(Hinduism, Sanskrit)

One of the Puranas, or histories, and one of the principal Hindu Scriptures. It was written by Vyasadeva specifically to bring one to pure devotional service to Lord Krishna. At twelve Cantos, and with 18,000 shlokas (or, verses) the text is very thorough, and deals with a great deal of subjects. This, the Bhagavatapurana, was called the "spotless Purana" by the Bengali saint Sri Caitanya Mahaprabhu, and is now one of the principle scriptures of the Hare Krishna movemement of Vaishnava Hinduism (the followers of Lord Caitanya Mahaprabhu). It "presents the entire science of God consciousness", apparently without a tinge of material religiousity. After compiling the Vedas, Vyasadev set forth their essence in the aphorisms known as Vedanta-sutras. The Bhagavata Purana is Vyasadeva's commentary on his own Vedanta-sutras, and was written in the maturity of his spiritual life under the direction of Narada Muni, his spiritual master. It was reputedly recounted by Shukadeva Gosvami, to Maharajah Parikshit, five thousand years ago.

The current edition put out by the Bhaktivedanta Book Trust consists of eighteen volumes, each with the Sanskrit original, a transliteration, translation, and the elaborate commentary of Bhaktivedanta Swami, viz.:

  1. Canto I: Creation
  2. Canto II: The Cosmic Manifestation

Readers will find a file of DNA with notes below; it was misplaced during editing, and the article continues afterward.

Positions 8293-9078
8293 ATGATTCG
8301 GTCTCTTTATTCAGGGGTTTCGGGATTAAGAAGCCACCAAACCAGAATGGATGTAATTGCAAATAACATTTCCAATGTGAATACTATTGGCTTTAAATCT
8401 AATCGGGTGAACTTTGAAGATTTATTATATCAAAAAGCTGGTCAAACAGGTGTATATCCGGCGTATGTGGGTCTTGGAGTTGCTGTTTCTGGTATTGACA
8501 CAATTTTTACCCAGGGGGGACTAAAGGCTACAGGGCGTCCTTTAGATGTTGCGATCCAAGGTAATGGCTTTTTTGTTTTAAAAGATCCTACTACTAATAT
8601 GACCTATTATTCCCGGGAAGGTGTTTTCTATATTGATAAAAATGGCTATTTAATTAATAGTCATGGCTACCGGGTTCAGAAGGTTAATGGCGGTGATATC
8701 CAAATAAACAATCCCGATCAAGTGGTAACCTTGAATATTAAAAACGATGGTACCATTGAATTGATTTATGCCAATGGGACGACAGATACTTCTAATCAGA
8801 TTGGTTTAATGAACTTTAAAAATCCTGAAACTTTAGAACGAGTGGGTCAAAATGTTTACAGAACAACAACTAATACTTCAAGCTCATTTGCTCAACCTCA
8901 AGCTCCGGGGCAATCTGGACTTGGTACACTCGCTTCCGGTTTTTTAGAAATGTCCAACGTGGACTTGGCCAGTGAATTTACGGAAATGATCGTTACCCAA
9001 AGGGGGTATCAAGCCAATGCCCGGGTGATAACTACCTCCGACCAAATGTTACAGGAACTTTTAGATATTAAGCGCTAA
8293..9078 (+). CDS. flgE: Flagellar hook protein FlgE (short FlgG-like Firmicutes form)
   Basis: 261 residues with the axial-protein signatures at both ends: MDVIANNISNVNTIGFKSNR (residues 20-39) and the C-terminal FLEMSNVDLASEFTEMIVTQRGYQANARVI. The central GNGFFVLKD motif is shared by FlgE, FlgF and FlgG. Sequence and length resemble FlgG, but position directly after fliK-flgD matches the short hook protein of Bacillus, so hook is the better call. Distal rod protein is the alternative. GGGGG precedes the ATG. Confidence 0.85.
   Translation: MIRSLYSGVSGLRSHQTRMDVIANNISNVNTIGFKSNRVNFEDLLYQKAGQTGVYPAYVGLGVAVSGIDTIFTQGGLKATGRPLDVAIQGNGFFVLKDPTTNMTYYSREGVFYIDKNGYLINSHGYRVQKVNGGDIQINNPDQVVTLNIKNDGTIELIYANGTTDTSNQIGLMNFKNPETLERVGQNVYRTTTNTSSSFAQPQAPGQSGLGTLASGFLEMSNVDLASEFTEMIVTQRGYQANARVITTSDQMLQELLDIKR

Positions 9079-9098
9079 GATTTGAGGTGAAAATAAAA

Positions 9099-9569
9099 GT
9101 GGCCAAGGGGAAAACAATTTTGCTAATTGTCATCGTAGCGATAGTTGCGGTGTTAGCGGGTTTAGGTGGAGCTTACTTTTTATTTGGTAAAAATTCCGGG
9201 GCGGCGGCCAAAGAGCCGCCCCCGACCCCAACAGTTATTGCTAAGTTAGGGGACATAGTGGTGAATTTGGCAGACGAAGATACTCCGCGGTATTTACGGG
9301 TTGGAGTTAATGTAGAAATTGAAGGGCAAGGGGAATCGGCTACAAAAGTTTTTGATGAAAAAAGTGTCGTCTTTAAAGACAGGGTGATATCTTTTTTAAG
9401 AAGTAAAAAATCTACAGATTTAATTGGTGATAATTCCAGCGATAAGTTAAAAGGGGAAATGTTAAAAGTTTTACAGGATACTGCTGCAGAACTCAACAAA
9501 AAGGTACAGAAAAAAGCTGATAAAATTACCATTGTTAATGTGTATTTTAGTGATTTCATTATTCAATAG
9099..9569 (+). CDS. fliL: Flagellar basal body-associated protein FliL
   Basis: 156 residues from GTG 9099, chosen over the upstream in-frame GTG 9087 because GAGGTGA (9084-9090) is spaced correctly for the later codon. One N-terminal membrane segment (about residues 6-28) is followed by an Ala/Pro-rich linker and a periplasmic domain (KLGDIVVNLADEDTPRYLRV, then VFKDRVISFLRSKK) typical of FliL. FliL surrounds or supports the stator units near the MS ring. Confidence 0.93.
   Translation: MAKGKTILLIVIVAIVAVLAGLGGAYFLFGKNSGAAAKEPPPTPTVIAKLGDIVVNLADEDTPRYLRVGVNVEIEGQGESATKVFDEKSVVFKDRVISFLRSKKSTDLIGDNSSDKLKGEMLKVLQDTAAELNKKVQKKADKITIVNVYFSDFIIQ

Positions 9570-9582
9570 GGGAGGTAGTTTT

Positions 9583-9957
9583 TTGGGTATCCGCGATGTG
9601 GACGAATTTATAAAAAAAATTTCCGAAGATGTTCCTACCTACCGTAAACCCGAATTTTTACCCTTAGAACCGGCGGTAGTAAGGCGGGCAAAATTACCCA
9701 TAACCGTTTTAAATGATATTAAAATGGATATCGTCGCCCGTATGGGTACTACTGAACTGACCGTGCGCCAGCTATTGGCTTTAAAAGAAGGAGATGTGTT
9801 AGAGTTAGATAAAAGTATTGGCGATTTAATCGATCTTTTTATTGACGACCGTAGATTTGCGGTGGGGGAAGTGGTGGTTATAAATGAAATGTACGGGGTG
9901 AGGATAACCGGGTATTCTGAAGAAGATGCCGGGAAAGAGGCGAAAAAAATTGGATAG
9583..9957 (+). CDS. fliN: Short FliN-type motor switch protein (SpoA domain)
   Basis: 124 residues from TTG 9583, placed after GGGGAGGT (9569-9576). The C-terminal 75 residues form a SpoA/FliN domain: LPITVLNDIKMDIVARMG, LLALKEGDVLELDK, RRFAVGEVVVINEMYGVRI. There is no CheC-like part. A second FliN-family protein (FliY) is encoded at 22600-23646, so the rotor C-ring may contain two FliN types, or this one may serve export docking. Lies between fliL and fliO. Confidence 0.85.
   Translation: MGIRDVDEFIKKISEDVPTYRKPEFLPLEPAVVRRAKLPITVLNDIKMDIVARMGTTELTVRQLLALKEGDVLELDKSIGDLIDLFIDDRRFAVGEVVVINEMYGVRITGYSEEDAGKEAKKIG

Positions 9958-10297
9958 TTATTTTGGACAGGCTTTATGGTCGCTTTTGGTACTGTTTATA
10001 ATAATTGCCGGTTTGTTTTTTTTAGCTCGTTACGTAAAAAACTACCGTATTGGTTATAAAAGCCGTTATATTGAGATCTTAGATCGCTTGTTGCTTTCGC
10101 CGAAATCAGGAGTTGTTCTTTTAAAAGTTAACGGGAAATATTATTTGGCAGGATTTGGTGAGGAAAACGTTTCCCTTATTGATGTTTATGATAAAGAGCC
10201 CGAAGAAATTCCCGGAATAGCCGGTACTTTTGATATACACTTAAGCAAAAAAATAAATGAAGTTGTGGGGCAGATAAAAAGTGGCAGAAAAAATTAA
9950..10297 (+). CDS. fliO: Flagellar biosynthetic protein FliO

3. Canto III, part One: The Status Quo
  4. Canto III, part Two:ditto
  5. Canto IV, part One: The Creation of the Fourth Order
  6. Canto IV, part Two: ditto
  7. Canto V: The Creative Impetus
  8. Canto VI: Prescribed Duties for Mankind
  9. Canto VII: The Science of God
  10. Canto VIII: Withdrawal of the Cosmic Creations
  11. Canto IX: Liberation
  12. Canto X, part One: The summum bonum
  13. Canto X, part Two: ditto
  14. Canto X, part Three: ditto(*)
  15. Canto X, part Four: ditto(*)
  16. Canto XI, part One: General History(*)
  17. Canto XI, part Two: ditto(*)
  18. Canto XII: The Age of Deterioration(*)
(*) At the time of Prabhupada's death in 1977, the commentary of Cantos 10, 11, and 12 were unfinished. It was completed by his disciple Hridayananda dasa Gosvami, with the Sanskrit editing by Gopiparanadhana dasa Adhikari.

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